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Industrial parks in Tijuana attract foreign investment

November 2, 2022 | #DatozByDatoz

During the first half of 2022, Tijuana reported an industrial real estate inventory of 415,447 square feet. Industrial halls rented out at an average price of USD ¢50 to ¢70 per square feet, reveals Mr. Alejandro Mungaray Lagarda, Secretary of Economic Development of Tijuana.

 

“Value chains are on the road to recovery. The Pandemic meant a steep decline in production levels, particularly for certain production lines like microchips and associated products, which led to a shortage. Fortunately, production is finally reaching normal levels; microchips are essential for the automotive industry, household appliances, for everything really. Economic activity is on the rise again, which means more manufacturing and therefore increased demand for industrial parks,” says Mr. Mungaray Lagarda.

 

Tijuana has 78 industrial parks, it is a border town with a ceaseless demand for industrial spaces. “Any square foot available for industrial space is currently under construction. This trend may continue in the future, but I believe there will be more planning involved. It is essential to coordinate the manufacturing processes in Tijuana with what is going on in international markets, particularly in California. The situation today is that every single space is taken and any new activity has to wait for a space to be freed,” explains the official.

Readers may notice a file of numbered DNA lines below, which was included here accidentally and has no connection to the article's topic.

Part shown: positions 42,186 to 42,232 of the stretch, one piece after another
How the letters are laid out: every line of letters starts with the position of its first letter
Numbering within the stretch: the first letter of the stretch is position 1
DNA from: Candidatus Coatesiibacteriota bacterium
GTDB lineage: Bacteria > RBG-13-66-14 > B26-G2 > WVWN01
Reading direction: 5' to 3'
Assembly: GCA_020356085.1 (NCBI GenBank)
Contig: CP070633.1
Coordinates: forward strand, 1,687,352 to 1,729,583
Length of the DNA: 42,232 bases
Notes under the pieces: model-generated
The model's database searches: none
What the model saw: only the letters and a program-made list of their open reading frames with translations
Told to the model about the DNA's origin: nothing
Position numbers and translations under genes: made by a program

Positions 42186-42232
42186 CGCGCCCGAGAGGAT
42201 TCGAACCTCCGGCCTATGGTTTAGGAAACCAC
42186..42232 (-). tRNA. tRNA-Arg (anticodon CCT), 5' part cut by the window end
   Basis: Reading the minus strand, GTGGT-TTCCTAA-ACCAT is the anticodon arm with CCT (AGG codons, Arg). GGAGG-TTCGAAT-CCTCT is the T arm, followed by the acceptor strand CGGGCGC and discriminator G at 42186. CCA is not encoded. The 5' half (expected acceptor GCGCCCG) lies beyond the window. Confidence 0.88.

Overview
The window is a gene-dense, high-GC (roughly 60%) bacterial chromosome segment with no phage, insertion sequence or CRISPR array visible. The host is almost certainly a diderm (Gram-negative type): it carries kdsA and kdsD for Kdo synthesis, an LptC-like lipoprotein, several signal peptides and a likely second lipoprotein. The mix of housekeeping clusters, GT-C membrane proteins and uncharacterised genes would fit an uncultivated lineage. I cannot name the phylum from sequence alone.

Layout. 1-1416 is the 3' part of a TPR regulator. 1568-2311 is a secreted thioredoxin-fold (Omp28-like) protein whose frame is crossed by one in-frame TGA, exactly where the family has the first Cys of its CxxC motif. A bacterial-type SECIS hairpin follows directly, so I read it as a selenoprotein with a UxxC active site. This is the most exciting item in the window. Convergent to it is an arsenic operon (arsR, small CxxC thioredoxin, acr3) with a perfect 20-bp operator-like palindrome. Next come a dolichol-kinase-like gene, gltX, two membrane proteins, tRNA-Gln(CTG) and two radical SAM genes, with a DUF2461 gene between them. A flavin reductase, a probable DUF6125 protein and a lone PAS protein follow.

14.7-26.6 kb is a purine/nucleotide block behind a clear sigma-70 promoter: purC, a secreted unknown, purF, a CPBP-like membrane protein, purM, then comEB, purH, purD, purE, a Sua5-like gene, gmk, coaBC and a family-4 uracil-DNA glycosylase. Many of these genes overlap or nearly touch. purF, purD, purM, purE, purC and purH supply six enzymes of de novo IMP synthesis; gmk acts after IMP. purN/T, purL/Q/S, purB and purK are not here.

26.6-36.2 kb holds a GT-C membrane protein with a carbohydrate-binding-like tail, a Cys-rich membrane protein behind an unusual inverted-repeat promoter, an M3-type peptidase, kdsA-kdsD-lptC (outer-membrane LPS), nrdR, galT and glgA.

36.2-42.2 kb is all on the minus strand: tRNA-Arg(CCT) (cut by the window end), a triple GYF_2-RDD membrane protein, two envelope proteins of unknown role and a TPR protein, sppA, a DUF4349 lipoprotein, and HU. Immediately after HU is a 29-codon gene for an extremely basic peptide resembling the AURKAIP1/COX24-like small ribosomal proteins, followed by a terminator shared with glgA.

Mr. Mungaray Lagarda expresses that Tijuana is particularly attractive because of its location. It is easy for companies to arrange for materials and base products to be delivered from the US into Mexico swiftly and just in time.

 

On the other hand, Mr. Sergio Mireles, founder of Datoz, an intelligence platform for real estate, mentions that demand for industrial spaces in Northern Mexico is propelled mainly by nearshoring or the relocation of manufacturing companies, primarily from Asia, that choose to move to Mexico. “Other important factors are the unprecedented growth of ecommerce brought by the COVID-19 Pandemic and the need for logistic spaces that came with it, as well as the development of data centers that has resulted from broader digitalization. Finally, let’s not forget Mexican skilled labor is world-class.”

 

View more at www.reforma.com

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